In the CIAM space — which has been a historic pure play of consumer management and SSO — the level of sophistication begins to align. Gregg’s ideas nicely dovetailed with Mary’s vision and drive for dynamic and independent access management. Gregg reviewed point solutions in this space, as well as classic workforce IGA. What caught my attention was the deep dive into Externalised Access Management (EAM) and its alignment with Security Token Services (STS). This developed into an interesting discussion on the need to couple API gateways with EAMs.

Gregg presented a convergence between the traditional API gateways and the niche but emerging EAM players (Symphonic, Axiomatics, NextLabs, Jericho) and the emerging use cases that require this level of convergence, such as insurance.

What was certainly interesting was that Gregg didn’t mention PSD2. There is clear overlap and movement from traditional Front Door access to coarse grain, securing APIs and the ultimate move to context. EAMs are poor API gateways, and API gateways are poor EAMs!

Where I differ from Gregg: he has long advocated that we do not need point solutions, such as IAM and CIAM; instead IDaaS (Identity as a Service) is the single solution with consumer, workforce and things as use cases. He suggests that these use cases could be housed in different silos, but addressed by one solution. This is tricky proposition for me. Cloud-first vendors will excel in IoT and consumer use cases — with dynamic registration, high degrees of scalability, real-time analytics and Internet-based authentication standards. In contrast, on-prem/hybrid/MSP delivered vendors will excel in workforce use cases: legacy authentication (LDAP, SAML), small scale, non-transactional, internal integrations. Trying to blend the two will lead to compromise. An acceptable trade-off would be reduced workforce functionality for CIAM pricing, but I can’t see the trade-offs working the other way round.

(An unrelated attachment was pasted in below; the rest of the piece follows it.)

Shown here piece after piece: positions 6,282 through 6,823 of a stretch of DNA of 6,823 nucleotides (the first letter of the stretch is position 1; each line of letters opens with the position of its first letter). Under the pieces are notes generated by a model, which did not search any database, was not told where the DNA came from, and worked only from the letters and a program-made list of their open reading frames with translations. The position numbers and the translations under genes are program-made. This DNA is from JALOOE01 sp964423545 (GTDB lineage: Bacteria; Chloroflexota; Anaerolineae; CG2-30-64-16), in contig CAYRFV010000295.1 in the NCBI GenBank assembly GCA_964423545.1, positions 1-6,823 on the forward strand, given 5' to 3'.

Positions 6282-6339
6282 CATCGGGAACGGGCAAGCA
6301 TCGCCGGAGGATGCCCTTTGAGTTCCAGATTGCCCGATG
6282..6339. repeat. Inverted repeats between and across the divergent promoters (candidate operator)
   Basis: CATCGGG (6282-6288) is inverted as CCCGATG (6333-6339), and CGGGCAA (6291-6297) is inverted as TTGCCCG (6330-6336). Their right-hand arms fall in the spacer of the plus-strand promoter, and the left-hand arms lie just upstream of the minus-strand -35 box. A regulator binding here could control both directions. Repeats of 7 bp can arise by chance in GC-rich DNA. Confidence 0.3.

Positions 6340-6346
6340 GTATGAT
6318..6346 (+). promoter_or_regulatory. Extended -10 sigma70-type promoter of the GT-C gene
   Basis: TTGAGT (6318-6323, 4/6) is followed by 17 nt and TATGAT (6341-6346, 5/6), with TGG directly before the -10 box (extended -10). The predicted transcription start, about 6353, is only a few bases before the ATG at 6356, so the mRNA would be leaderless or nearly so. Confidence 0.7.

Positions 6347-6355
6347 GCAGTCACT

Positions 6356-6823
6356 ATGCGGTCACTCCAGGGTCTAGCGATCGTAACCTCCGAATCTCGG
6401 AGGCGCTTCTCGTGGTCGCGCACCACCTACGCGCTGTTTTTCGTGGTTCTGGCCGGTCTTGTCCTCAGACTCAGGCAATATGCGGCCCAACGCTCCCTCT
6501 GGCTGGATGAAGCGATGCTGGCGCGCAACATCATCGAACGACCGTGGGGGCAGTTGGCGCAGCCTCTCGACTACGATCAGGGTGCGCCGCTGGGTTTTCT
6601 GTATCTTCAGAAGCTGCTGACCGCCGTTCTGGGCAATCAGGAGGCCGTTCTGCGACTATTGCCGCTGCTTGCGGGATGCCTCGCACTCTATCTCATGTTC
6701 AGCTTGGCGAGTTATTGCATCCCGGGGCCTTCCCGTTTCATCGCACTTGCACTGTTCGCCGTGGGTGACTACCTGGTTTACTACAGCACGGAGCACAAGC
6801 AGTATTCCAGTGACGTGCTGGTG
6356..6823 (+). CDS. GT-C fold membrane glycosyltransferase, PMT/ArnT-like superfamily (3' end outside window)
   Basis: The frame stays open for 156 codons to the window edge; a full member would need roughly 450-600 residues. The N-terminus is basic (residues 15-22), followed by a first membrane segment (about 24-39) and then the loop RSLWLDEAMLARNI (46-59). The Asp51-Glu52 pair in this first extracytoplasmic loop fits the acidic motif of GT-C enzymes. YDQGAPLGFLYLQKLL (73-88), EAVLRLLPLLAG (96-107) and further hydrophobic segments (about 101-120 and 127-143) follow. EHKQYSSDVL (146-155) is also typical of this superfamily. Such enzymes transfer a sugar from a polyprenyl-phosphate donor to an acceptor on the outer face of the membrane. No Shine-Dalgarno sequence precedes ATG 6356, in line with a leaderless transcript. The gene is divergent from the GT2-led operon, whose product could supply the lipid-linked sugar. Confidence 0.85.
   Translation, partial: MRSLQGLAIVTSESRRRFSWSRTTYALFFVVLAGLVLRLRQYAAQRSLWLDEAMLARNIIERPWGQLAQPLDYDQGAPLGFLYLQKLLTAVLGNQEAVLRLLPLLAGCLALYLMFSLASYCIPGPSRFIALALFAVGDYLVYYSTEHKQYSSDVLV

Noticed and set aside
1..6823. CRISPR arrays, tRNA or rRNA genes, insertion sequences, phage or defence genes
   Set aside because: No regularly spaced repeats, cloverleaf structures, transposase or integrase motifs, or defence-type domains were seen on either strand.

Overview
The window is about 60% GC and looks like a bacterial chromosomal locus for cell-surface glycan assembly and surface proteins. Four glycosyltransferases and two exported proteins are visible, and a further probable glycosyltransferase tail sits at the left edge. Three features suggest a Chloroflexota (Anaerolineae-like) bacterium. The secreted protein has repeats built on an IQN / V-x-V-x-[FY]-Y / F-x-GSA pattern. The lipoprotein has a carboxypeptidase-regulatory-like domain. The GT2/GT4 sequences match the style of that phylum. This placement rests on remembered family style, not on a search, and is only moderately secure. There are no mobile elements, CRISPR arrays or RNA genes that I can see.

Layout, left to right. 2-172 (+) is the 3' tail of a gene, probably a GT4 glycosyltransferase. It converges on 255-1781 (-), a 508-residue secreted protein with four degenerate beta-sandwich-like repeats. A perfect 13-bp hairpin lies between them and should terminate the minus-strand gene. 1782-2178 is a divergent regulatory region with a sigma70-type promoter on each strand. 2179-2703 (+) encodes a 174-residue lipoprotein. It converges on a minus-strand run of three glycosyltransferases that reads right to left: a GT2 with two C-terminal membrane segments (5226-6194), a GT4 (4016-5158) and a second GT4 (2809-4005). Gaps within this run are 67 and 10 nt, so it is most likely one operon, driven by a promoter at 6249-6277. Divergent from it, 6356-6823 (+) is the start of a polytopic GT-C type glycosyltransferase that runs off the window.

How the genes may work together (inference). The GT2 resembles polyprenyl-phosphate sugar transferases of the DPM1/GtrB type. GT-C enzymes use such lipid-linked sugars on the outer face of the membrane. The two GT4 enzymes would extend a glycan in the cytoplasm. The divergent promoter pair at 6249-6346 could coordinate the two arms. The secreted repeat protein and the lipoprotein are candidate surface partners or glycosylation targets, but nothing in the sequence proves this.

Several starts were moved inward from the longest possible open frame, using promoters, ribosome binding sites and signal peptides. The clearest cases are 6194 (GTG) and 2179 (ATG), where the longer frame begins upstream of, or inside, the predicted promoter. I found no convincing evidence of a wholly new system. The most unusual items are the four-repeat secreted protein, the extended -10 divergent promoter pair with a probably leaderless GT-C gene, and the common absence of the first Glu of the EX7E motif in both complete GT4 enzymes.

Read our whitepaper on Key Differences between Customer IAM and Workplace IAM


Open standards and future identity platform development

How do identity vendors align? The answer has to be open standards. As we start to model device, person, relationship, mandates and access, the standards bodies are leading the charge. OIDC, UMA, XMACL and BPPC all create points of interoperability for stack alignment.

For us at Janrain, the recent Gartner conference was certainly a moment for reflection. It’s very exciting to be so closely aligned with Gartner’s vision. Over the last 12 months we have released a series of products, with a thesis on how the market will leverage them:

Our recent Customer Insights upgrade is focused on real-time behavioral analytics. This becomes the precursor to our Identity Analytics. The team is diligently working to integrate our Fraud Score and Advanced Policy Manager (or EAM), allowing centralised creation, management and decisioning of policies. Our Identity Groups solution houses our Security Token Services (STS) (for delegation). This, in short order, will provide Janrain the framework for dynamic and Adaptive Access Control (AAC).

We have all the building blocks to get ahead of Mary’s and Gregg’s market vision.

How quickly can the rest of the industry get there? That remains an open question — even for Gartner.

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About the author

Mayur Upadhyaya

Managing Director - EMEA

Mayur is a creative and customer-centric technologist. He joined Janrain in April 2013 and after three years of leading global Customer Success is now the Managing Director of Janrain Europe. Mayur starting his career as a full-stack developer at a 'new media' agency and was later to become Chief Architect, in 2008 he spun out his engineering team into what became an award winning digital agency. Mayur has advised agency clients such as Channel4, BBC, Guardian, United Nations and Nigella Lawson on technology and marketing. He holds a Bachelor of Science in Business Information Technology, and a host of award-winning work, having gained a Webby nomination, IVCA, BIMA, Revolution, Peabody and BAFTA.

View all posts by Mayur Upadhyaya